This health-giving variation sheds its external husk and holds its bran and germ layers that give it a trademark tan colour. Despite the fact that brown variation takes somewhat longer to cook than white version, the nutrient-thick layers are rich in vitamins and minerals.
It is high in nutritional value; this version is otherwise called black rice and has a mellow nutty flavour. Marginally sticky when cooked, it is utilized as a part of an assortment of Chinese or Thai dishes, including Chinese black-rice-cake and mango sticky-rice. Blend it with white version, and it will add shading to any pilaf or rice-bowl.
Wild grains are reaped from the genus Zizania of grasses. High in protein, wild version includes a beautiful, intriguing flair to any rice dish. Serve it with stir-fries, mushroom soups, or casseroles for something new.
Varieties based on the Texture
As the starch content varies in different types, it affects whether the cooked version is fluffy, or light, or sticky.
Otherwise called sweet rice, sticky rice is developed principally in Southeast and East Asia and is utilized as a part of numerous conventional Asian dishes, treats, and desserts. Whenever cooked, sticky rice is particularly sticky and is regularly ground into rice flour.
This “rough” rice has experienced a steam-weight process before milling that gelatinizes the starch in the grain. This procedure delivers a more separate grain that is light and feathery when cooked. Converted rice is a kind of parboiled rice that has been further pre-cooked, which eventually enables you to whip together dishes of rice much quicker. Parboiled processing technique is also known to retain good quantity of minerals and vitamins, which get transferred during the boiling process. Hence, it is deemed nutritious as compared to raw polished version.
Varieties based on Aroma
Aroma is another factor to consider when cooking with rice. Certain assortments emit satisfying aromas while being cooked. Add a tangible component to your guests’ eating experience with these types.
It is a sort of long-grain version that is well known in Indian cooking and other ethnic dishes. Cooked basmati grants an unpretentious nutty or popcorn-like flavour and fragrance. It is used by Indians mostly in special dishes like Biryani, Tahri, Pulao, etc.
It is now and then known as Thai fragrant rice, is a sort of long-grain-rice with a long piece and somewhat sticky surface when cooked. It is utilised to mix a subtle Jasmine flavour and fragrance into the dishes.
How healthy is rice and which type to prefer?
White rice is the highly refined adaptation of raw rice. Processing steps include hulling and removing the germ and bran, leaving mostly starch. This devoid the rice of majority Fibre, Vitamins, Minerals, and even Proteins, which reside in the outer layer. White rice although mostly available and consumed across the world is not so healthy version. Additionally, white rice is also treated with additives that can – in certain cases – harm human body and trigger metabolic disorders like diabetes, obesity and so on.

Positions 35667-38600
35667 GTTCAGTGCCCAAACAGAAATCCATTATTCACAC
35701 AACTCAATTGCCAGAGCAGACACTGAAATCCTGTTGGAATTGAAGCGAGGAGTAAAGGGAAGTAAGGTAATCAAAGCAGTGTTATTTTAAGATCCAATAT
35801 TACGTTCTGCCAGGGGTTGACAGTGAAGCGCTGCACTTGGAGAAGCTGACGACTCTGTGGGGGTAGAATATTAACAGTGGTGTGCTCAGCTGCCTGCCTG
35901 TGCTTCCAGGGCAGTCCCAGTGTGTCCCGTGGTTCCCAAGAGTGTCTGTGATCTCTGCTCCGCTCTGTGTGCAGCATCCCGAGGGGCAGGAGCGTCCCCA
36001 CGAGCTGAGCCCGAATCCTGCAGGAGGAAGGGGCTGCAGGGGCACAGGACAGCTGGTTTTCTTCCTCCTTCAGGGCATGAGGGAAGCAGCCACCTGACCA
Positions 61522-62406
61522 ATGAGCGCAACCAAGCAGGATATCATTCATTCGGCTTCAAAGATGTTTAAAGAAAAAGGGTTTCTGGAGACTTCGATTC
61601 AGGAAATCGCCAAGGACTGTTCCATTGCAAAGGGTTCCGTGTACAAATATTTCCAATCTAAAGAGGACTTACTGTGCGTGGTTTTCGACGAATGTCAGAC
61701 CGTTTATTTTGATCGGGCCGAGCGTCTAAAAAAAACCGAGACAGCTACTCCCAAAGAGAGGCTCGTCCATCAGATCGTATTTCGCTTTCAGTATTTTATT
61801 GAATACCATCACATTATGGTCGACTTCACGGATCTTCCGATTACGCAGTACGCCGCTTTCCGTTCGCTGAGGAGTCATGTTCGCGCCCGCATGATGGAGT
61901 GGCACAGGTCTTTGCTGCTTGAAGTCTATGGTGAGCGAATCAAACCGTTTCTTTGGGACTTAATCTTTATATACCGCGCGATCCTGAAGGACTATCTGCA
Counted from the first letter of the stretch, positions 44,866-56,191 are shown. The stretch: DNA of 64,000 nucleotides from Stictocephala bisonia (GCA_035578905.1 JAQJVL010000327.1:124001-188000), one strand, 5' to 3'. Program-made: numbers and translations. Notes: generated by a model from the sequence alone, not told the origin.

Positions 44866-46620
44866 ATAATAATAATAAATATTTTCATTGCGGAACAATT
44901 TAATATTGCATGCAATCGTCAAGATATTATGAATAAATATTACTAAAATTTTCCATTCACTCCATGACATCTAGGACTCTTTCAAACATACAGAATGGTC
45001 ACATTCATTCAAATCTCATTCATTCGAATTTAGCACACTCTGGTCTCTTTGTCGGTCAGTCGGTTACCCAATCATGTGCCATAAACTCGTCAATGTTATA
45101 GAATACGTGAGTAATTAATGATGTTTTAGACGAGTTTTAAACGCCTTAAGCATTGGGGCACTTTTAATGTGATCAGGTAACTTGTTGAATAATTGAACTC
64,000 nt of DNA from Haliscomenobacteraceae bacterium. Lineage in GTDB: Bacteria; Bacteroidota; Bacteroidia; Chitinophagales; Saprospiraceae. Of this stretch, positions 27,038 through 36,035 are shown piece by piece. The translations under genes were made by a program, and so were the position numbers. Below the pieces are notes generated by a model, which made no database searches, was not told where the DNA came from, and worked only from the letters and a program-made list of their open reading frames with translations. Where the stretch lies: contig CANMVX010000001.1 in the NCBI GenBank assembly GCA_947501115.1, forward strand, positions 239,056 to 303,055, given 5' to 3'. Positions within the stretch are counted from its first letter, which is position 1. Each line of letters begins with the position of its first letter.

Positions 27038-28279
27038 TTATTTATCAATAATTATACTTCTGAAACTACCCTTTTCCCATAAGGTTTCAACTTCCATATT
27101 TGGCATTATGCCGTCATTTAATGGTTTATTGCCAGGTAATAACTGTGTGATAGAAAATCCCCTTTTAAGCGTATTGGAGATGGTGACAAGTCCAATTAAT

Red & Brown
Whereas, brown rice and red rice are quite similar; both are great sources of fibre, B vitamins, calcium, zinc and iron, manganese, selenium, magnesium and other nutrients. One thing that sets the red variety apart from its brown counterpart is it being enriched with antioxidants that can help fights damaging free radicals in our body. Brown rice is easily available across the globe whereas the red one is specifically typical to Himalayan Mountains, southern Tibet, Bhutan, as well as southern India.
Red rice is a rich antioxidant food product. It is accepted to have properties that can reduce inflammation, sensitivity, avoid dangers of cancer and help in weight control. The manganese present in the two assortments helps in fortifying digestion, while magnesium helps in severe headaches, brings down pulse and dangers of heart attacks. Alongside calcium, magnesium helps in keeping up solid bones and teeth and anticipates dangers of joint pain and osteoporosis. Selenium, then again, ensures the body against contamination and infections.
The two varieties are also highly recommended for diabetics – because of their low glycemic index – and heart patients. These are considered whole grains, which can help in reducing the arterial plaque, prevent risks of cardiovascular diseases, tame high cholesterol and regulate blood sugar.
Forbidden or Black Rice
In ancient China black rice was forbidden to common masses of people and was consumed only by the royals. Shiny black rice grains, when cooked turned purple that not only is a treat to the eyes but also to the taste buds. This variety beats the nutritional benefits of brown and red variations combined. Rich in fibre, it comes loaded with antioxidants, phytonutrients, phytochemicals, Vitamin E, protein, iron, and other nutrients. It is believed to be beneficial for the liver, kidney and stomach. It has a high content of anthocyanin (antioxidant), which helps in preventing risks of cancer. Its low sugar and glycemic content make it an extremely desirable dietary option for heart patients, diabetics as well as for those with high blood pressure.